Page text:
Forest Rights Act: A decade old but implementation remains incomplete

  • Indian government enacted the Forest Rights Act in 2006 to correct the historic injustice done to tribal people and forest dwellers but the implementation of the landmark legislation has been far from satisfactory.
  • A recent study reveals a large variation in the outcomes of claims submitted under the FRA Act across states. It found that states with more forest cover have higher claim distribution rates, while states with presence of left-wing extremism are associated with higher claim rejection rates.
  • Experts working on the issue on the ground believe the biggest hurdles in proper implementation of the FRA Act are the forest bureaucracy and corporate interests.

Since its enactment in 2006, the Forest Rights Act (FRA) has been hailed as a step to correct the historic injustice meted out to tribal people and forest dwellers in India, but even over a decade later, its implementation “has been uneven since its inception and remains incomplete,” finds a recent study.

In the study,  Jocelyn I. Lee and Steven A. Wolf of the United States-based Cornell University conducted a critical assessment of the implementation of the Forest Rights Act of India and revealed that “there is a large variation in the outcomes of claims submitted under the Act across states.”

The study analyses the implementation of the FRA 2006 across India for the period 2008-2017 by examining the rates of formal distribution of rights claims at the level of individual states. It aims to explain variance across states through reliance on political, economic and ecological considerations.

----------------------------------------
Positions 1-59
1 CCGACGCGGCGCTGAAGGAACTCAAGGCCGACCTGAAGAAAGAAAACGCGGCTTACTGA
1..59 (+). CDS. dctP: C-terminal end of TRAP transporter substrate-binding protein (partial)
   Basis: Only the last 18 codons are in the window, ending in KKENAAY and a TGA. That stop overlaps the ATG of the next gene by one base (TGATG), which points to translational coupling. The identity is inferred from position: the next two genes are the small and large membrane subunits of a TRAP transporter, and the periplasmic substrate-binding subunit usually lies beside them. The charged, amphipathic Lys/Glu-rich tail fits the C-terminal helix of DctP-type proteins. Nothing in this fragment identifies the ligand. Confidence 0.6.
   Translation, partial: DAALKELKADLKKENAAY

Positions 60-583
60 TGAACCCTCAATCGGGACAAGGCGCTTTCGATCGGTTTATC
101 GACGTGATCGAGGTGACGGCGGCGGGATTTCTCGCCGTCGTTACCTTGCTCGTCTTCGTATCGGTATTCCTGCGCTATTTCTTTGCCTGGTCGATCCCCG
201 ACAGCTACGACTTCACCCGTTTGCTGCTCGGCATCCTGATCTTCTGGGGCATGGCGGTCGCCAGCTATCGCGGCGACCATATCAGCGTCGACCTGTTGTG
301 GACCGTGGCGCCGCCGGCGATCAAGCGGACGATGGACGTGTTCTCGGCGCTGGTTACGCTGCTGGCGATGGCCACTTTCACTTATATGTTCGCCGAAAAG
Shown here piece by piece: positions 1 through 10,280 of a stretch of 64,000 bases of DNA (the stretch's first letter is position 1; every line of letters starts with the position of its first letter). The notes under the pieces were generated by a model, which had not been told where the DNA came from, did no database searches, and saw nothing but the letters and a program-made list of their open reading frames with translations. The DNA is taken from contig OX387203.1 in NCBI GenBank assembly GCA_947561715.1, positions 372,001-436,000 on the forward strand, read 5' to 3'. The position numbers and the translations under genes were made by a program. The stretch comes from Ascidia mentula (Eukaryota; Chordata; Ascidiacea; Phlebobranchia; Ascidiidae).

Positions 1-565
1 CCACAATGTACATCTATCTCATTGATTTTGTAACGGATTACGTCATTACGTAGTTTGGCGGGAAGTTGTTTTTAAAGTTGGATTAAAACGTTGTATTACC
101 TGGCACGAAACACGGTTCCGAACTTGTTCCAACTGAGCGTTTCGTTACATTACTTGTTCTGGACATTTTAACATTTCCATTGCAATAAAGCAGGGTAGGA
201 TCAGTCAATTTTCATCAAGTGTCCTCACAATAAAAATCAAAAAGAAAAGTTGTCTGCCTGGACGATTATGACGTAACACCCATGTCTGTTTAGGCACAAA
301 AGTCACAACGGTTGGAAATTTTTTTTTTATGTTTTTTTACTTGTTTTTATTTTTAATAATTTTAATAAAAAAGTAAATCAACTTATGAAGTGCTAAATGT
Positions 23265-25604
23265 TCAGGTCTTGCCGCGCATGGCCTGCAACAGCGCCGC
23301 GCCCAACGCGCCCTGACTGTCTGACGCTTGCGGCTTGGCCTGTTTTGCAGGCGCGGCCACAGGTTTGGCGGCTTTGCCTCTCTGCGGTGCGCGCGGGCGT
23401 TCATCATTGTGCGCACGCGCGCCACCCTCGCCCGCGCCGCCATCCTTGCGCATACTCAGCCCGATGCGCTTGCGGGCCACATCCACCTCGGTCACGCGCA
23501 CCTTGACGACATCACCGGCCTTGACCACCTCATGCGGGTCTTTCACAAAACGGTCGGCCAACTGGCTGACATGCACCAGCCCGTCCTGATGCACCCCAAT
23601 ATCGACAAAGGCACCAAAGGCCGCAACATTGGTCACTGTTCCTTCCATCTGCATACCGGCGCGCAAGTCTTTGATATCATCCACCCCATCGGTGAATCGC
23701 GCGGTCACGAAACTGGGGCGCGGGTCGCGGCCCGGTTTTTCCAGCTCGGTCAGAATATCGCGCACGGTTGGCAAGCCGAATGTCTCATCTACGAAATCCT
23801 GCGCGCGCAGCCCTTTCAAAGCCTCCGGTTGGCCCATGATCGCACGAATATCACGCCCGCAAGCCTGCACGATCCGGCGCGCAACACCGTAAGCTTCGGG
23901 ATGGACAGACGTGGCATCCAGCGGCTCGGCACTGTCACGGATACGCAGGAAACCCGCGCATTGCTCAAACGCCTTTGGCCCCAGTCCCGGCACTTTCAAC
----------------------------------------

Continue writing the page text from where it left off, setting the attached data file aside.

It emphasises that a “greater extent of forest cover is associated with higher claim distribution rates, while the presence of left-wing extremism is associated with higher claim rejection rates.”

The study highlights “important governance tensions underlying prospects for environmental conservation through decentralisation of forest management authority”. It indicates that the “local political climate and interests, along with existing ecological conditions, may mediate implementation of forest policy reforms in an important way.”

“Sweeping institutional change to socioecological relations and property rights may be difficult to achieve in a country where political relationships and controls over access to resources differ across local contexts,” said the study published in the Land Use Policy journal.

The study highlights that there are several trends in the processing of FRA claims with major ones like high variation among state in the number of claims received and titles distributed.

Banner Image: Activists allege forest bureaucracy is one of the biggest hurdle in FRA Act’s proper implementation. Photo by Mayank Aggarwal/Mongabay-India.

For instance, the analysis reveals, that the “cumulative state distribution rates range from zero percent to approximately 66 percent with Kerala and Odisha both having issued titles for about 66 percent of all claims received within their states.”

“The distribution rate of zero belongs to the state of Tamil Nadu where a high court ban on the issuance of titles was in place until early 2016. The next lowest distribution rate (1.5 percent) occurs in Bihar, which has some of the lowest total numbers of claims received, distributed, and rejected,” it said.

High potential, poor implementation of FRA Act

Passed in 2006, the FRA Act seeks to make amends to India’s tribal community and other forest dwellers. The Act makes provisions for recognising and giving the forest rights to forest-dwelling scheduled tribes and other traditional communities residing in such forests for generations but whose rights could not be recorded.

It also aims to strengthen the conservation regime by recognising forest dwellers’ right to sustainably use and manage forests.

According to Indian government’s Ministry of Tribal Affairs (MoTA) data, which is the nodal department for the implementation of the FRA Act, till September 2018 end, a total of 4,219,741 claims (individual and community claims) have been filed and 1,889, 835 titles (individual and community claims) amounting to 17,848,733 acres of forest lands have been distributed. But this also means that a total of 1,934,345 claims were rejected by the government which is more than the approved claims.